Journalists are speaking out from all over the country to express their shock, sadness and appreciation toward LaFlamme for inspiring them to pursue careers in the news industry.

"I've always thought of Lisa LaFlamme as a journalism hero. Her fearless reporting, including from war zones, made me want to go into reporting as a young person," wrote the Globe and Mail's Kristy Kirkup similarly. "Thank you, Lisa, for inspiring scores of journalists across Canada. Very sorry to see this news."

"Wow, Lisa LaFlamme. An inspiration to a generation of women journalists, who brought gravitas and decades of experience to the anchor chair, every newscast," wrote CBC News reporter Lauren Pelley on Monday. 

"We're all sad to see you go, and it's a damn shame it happened like *this*."

Ever the class act, LaFlamme herself hasn't tossed any barbs at Bell. Rather, she focused in her video on showing gratitude toward her viewers, colleagues and subjects.

"I want you to know what these last 35 years mean to me… Everything," she said in her unofficial final CTV signoff, reflecting on her time spent reporting from war zones in Iraq, Afghanistan and Ukraine, as well as on stories about natural disasters, the pandemic, federal elections, the Olympics and this summer's papal apology to residential school survivors.

"This is a trust I have never taken for granted, as a reporter and as an anchor. I am forever grateful to you, such loyal viewers, for sharing in the belief that news delivered with integrity and truth strengthens our democracy," said LaFlamme in her video.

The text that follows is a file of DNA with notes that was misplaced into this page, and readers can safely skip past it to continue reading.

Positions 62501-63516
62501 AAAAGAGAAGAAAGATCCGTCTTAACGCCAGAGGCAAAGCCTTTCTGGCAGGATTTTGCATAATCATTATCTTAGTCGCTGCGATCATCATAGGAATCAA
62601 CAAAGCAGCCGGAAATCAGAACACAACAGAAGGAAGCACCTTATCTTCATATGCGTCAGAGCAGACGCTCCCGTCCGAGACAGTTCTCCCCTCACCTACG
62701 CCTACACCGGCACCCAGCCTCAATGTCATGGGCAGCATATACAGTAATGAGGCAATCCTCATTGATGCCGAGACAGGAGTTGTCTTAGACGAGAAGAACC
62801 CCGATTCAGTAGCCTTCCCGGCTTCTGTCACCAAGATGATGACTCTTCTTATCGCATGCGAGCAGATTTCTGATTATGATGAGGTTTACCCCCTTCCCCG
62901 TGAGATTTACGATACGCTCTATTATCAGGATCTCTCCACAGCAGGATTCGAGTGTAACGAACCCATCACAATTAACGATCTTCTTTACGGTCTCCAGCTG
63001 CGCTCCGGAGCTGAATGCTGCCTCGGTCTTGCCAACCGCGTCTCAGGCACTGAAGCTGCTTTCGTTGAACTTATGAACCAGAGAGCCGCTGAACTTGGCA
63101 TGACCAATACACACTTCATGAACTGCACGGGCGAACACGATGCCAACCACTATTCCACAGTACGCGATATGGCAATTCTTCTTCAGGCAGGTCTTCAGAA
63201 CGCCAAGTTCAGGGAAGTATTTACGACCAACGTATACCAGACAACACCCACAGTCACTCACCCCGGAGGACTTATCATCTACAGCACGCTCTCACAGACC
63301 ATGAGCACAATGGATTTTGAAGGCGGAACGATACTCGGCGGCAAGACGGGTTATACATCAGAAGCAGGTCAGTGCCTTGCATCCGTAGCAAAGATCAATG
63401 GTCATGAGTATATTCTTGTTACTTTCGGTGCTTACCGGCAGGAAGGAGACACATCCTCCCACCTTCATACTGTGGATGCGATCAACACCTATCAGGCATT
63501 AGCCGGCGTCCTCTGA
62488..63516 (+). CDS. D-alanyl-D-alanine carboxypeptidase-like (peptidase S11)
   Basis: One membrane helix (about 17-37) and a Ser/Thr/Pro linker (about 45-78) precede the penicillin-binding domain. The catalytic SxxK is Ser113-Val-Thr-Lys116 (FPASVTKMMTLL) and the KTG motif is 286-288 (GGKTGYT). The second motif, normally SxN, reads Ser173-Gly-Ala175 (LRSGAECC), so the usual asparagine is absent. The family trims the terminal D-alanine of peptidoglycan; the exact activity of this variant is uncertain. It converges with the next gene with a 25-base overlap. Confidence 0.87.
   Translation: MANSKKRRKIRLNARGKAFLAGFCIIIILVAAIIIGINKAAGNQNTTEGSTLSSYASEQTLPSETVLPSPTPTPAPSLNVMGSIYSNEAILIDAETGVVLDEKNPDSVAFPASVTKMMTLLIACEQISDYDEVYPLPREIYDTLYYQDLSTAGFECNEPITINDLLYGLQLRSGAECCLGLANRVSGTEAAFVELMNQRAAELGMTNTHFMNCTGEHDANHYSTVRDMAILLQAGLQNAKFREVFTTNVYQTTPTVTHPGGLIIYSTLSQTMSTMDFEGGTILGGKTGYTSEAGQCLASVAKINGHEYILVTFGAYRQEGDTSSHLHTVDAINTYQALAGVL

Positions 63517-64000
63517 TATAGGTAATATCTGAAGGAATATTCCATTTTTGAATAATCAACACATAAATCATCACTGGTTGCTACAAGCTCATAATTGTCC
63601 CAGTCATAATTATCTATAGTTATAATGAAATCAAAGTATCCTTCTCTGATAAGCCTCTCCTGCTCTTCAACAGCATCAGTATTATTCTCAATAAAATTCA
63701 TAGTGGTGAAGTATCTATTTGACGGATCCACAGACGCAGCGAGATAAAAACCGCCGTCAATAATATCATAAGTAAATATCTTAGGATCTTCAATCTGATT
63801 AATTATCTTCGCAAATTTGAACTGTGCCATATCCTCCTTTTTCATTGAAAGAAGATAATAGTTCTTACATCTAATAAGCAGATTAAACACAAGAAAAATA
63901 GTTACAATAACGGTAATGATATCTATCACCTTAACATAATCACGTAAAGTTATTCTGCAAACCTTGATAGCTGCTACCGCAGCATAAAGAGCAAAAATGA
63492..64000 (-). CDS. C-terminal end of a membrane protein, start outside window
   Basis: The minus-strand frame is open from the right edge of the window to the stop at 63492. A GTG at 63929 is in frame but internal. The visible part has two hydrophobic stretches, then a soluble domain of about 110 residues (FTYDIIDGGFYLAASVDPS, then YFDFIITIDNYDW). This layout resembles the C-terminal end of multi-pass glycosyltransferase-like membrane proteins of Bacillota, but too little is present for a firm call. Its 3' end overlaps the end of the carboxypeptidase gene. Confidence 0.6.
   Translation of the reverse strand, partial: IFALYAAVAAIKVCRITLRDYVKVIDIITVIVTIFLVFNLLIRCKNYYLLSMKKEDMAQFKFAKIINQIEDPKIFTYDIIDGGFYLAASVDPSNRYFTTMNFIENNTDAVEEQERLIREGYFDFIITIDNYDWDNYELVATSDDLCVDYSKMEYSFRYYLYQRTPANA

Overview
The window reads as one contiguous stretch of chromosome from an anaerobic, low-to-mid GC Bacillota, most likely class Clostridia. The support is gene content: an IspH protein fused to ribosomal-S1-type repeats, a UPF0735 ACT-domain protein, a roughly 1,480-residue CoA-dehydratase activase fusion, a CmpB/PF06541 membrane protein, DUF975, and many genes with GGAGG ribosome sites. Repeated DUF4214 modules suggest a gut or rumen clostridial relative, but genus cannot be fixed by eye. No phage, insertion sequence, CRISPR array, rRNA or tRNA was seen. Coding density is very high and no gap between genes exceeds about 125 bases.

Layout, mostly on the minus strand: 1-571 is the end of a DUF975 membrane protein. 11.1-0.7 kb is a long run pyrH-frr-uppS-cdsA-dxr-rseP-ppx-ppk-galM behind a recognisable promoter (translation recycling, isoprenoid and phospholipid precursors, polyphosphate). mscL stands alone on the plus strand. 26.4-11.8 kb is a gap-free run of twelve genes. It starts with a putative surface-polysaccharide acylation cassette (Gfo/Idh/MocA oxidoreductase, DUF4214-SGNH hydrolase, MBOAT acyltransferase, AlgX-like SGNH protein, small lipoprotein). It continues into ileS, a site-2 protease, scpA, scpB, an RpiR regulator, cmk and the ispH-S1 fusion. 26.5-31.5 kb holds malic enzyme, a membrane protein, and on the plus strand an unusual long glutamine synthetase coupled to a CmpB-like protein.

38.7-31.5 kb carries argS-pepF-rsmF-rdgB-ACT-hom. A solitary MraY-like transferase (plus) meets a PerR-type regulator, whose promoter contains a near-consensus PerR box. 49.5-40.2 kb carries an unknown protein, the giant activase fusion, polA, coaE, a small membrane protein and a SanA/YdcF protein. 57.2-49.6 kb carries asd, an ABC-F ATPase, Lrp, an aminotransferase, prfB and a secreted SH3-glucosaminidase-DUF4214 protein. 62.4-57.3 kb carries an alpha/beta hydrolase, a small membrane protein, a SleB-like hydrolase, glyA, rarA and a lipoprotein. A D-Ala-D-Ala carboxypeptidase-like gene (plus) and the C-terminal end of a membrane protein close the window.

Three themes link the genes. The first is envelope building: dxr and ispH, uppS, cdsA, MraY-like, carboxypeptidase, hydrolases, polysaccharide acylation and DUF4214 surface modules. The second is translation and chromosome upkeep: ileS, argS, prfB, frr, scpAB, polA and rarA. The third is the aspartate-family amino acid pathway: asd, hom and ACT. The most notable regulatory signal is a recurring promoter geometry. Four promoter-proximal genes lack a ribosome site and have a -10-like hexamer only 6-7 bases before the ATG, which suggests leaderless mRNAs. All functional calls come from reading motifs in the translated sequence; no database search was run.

"At 58, I still thought I'd have a lot more time to tell more of the stories that impact our daily lives. Instead, I leave CTV humbled by the people who put their faith in me to tell their story."

LaFlamme did not speak to any further plans for her career, though (if she isn't ready for some well-earned retirement time) it stands to reason that other news outlets will be jumping at the chance to hire such a respected and beloved talent.

"While it is crushing to be leaving CTV National News in a manner that is not my choice, please know reporting to you has truly been the greatest honour of my life," said LaFlamme. "And I thank you for always being there."

Lead photo by

Bell Media